Based on 1,000 interviews and thousands of documents, Rise and Kill First alleges that Israel has used assassinations in place of war in situations another nation may have resorted to launching a military attack against an adversary. While the book notes that many of these operations have failed, the number of attempts allegedly adds up to far more than those of any other western nation.
Author Ronan Bergman, the intelligence correspondent for Yediot Aharanot newspaper, reportedly persuaded many Mossad and Shin Bet agents, as well as military personnel, to tell him their stories. According to the National Post’s assessment, Israel’s assassination techniques involve the use of the following:
“Poisoned toothpaste that takes a month to end its target’s life. Armed drones. Exploding cell phones. Spare tires with remote-control bombs. Assassinating enemy scientists and discovering the secret lovers of Islamic holy men.”
The book alleges that Israel was behind the assassinations of around half a dozen Iranian nuclear scientists, killings apparently more preferable to Israel than a direct strike on Iran. The book also appears to claim that Israel used radiation poisoning to kill longtime Palestinian leader Yasser Arafat. According to Bergman, Israeli military censorship prevented him from revealing what, if anything, he knows about the specific incident.
One of the most famous examples of an Israeli assassination gone wrong is that of Palestinian political leader Khalid Mashal. In September 1997, Mashal was reportedly targeted for assassination by Mossad agents after they received the order from Prime Minister Benjamin Netanyahu and his security cabinet. Using fake Canadian passports, the Israeli agents entered Jordan through Amsterdam and waited at the entrance of Mashal’s office in Amman. Once he arrived, one of the agents allegedly struck the Palestinian leader with a device that sprayed poison, only for the agents involved to be immediately captured by a bodyguard not long after.
Having captured the Mossad agents, Jordan’s king demanded that Netanyahu send the antidote over to treat Mashal. Netanyahu refused. With Bill Clinton’s intervention – overt humanitarian that he is – the antidote was provided and reportedly helped save Mashals life.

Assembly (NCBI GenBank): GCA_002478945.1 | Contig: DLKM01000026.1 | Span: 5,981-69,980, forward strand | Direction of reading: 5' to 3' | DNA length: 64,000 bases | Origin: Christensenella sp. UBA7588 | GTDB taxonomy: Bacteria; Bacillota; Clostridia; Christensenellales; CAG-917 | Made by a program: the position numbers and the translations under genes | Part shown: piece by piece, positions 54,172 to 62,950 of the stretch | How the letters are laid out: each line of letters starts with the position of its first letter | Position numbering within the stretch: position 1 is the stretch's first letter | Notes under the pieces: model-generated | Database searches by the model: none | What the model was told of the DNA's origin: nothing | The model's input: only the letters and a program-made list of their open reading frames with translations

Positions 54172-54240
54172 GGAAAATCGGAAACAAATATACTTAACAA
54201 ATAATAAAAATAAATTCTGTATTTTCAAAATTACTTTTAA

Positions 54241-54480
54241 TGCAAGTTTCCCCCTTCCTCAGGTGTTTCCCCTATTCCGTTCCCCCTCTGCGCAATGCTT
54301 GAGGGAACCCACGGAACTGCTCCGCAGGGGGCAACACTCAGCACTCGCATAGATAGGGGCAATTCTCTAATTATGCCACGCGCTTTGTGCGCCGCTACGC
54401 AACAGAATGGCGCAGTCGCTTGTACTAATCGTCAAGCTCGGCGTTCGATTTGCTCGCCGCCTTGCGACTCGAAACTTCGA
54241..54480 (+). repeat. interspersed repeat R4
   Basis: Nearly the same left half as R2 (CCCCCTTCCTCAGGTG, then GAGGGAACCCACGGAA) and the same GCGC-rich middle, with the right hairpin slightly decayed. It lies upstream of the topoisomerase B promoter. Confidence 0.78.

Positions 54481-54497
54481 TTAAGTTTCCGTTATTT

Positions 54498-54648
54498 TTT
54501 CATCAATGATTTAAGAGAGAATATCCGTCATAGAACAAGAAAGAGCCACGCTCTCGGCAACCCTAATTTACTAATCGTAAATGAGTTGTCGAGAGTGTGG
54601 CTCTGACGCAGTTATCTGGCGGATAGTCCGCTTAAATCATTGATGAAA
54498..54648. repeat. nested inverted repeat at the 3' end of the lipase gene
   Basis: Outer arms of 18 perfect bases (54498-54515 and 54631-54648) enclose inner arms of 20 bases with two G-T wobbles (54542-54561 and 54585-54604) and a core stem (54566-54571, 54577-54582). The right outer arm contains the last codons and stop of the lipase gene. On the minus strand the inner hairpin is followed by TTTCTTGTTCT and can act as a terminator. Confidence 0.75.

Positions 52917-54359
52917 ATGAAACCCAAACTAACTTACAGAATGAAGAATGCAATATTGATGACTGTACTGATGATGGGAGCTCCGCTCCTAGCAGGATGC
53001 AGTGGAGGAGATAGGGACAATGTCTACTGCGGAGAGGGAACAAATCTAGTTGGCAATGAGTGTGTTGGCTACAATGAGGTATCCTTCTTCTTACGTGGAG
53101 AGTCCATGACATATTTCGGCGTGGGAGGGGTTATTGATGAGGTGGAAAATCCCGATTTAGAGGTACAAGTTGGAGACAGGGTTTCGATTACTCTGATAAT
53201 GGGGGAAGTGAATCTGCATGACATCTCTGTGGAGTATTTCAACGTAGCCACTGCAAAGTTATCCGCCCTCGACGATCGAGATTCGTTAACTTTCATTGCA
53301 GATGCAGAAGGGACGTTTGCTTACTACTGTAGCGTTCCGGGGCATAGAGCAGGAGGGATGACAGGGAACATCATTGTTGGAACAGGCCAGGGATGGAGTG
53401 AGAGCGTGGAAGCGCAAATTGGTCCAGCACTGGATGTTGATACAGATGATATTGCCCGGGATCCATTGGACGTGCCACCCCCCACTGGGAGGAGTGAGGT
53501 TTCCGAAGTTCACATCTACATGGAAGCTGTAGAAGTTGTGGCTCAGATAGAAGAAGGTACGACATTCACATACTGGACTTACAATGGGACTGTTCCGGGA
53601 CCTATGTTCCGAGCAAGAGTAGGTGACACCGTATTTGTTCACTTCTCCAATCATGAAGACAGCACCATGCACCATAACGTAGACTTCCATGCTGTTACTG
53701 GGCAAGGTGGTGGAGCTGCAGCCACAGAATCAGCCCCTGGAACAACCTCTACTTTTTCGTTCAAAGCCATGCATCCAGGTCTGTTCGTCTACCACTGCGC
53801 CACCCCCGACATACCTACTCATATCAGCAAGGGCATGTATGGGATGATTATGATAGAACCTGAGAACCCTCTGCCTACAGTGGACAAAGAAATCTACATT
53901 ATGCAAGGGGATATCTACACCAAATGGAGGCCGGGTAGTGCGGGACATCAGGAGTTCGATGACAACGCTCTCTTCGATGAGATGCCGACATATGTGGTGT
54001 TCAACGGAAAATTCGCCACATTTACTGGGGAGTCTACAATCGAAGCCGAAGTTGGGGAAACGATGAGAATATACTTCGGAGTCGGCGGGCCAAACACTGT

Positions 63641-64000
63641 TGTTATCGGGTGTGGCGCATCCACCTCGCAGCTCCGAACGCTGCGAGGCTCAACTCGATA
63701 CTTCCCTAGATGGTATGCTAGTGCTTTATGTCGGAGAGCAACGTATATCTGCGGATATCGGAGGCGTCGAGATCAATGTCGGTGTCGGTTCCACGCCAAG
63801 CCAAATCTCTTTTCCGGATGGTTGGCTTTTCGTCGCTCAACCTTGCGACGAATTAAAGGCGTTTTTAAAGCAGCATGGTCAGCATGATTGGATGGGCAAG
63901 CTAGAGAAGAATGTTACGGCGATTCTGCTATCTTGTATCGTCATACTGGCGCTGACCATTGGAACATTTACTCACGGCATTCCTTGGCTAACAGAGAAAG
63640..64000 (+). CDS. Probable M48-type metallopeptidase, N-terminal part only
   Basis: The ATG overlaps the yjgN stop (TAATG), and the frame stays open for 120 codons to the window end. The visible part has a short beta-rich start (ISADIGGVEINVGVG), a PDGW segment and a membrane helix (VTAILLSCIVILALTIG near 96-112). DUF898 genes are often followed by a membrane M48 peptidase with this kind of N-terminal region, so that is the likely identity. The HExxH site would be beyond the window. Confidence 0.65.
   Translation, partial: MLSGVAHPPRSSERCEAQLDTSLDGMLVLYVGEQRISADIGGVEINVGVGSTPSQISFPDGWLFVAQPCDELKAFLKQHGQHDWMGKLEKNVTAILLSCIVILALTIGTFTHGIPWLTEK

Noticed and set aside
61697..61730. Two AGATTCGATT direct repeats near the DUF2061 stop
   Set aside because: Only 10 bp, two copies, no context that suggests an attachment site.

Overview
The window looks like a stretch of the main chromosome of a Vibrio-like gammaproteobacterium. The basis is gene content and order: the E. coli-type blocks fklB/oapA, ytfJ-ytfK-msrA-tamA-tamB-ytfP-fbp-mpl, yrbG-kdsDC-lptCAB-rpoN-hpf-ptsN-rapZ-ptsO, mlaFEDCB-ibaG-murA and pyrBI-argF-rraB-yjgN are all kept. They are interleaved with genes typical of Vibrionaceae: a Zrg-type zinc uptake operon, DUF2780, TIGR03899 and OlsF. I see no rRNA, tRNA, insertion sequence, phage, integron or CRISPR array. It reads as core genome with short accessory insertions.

The National Post also makes note of another incident in which Israeli agents killed the wrong person after an attack that killed Israeli athletes at the 1972 Munich Olympics.
More horrifying for the American reader, however, is that according to Bergman, Israel’s lust for assassination helped lay the foundation for the post 9/11 policies of George W. Bush and Barack Obama.
“The command-and-control systems, the war rooms, the methods of information gathering and the technology of the pilotless aircraft, or drones, that now serve the Americans and their allies were all in large part developed in Israel,” Bergman wrote.
According to the National Post, Israeli secret services still sought to interfere with the research for Bergman’s book, warning former Mossad employees not to speak to him. However, despite the warnings, Bergman was still able to speak with former prime ministers Ehud Barak and Ehud Olmert. The author was also able to meet with Meir Dagan, the former head of Mossad who died in early 2016.
To give a taste of the Israeli secret service mindset, Bergman quotes Dagan as saying:
“In a car, there are 25,000 parts on average. Imagine if 100 of them are missing. It would be very hard to make it go. On the other hand, sometimes it’s most effective to kill the driver, and that’s that.” [emphasis added]
In his book, Bergman questions the legality of these strategies but doesn’t go so far as to condemn them, indicating that these techniques do achieve their stated aims.
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